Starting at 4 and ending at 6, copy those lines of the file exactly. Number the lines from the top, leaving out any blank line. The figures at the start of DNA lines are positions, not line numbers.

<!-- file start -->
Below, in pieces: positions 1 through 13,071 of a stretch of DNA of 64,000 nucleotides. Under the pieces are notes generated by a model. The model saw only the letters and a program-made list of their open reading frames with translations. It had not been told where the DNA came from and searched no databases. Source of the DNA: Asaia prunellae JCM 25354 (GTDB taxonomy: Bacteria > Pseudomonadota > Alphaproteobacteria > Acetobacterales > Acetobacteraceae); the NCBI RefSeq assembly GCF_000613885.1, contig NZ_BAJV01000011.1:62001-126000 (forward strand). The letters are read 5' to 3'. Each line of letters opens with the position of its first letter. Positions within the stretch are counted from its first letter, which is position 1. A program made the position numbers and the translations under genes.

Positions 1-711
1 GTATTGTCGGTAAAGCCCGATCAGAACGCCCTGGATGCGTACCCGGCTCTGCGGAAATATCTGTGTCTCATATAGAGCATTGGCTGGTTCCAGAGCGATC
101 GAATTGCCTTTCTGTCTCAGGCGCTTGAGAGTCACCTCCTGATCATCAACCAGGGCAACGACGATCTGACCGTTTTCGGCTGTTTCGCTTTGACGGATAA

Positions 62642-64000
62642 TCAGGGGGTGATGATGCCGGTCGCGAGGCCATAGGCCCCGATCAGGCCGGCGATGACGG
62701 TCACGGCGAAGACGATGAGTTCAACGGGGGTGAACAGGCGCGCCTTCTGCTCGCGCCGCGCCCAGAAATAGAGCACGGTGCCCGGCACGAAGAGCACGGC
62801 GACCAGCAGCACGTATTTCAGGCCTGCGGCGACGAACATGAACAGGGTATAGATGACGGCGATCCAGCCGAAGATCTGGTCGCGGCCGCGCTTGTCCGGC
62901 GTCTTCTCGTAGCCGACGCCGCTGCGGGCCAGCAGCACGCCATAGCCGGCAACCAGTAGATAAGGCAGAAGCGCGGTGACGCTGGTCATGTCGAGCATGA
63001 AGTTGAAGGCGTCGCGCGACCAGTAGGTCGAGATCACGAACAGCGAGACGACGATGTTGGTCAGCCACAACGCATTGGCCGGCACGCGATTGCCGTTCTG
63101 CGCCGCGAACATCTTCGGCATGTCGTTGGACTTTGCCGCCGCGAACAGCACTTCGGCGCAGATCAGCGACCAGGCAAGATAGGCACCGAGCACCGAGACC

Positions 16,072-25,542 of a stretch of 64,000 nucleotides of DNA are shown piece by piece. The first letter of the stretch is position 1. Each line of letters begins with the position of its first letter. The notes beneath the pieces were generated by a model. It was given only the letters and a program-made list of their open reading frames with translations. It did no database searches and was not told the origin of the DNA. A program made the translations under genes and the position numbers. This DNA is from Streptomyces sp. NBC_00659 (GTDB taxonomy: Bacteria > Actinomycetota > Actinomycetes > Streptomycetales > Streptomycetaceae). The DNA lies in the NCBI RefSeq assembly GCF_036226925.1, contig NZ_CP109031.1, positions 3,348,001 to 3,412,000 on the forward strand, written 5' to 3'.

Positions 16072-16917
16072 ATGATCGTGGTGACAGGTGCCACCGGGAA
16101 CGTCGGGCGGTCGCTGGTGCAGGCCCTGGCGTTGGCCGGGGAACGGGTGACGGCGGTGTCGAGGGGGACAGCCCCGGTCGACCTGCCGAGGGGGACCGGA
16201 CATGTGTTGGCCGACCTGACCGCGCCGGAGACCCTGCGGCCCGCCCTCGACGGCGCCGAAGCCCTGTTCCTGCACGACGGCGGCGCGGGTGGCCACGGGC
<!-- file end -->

101 GAATTGCCTTTCTGTCTCAGGCGCTTGAGAGTCACCTCCTGATCATCAACCAGGGCAACGACGATCTGACCGTTTTCGGCTGTTTCGCTTTGACGGATAA

Positions 62642-64000
62642 TCAGGGGGTGATGATGCCGGTCGCGAGGCCATAGGCCCCGATCAGGCCGGCGATGACGG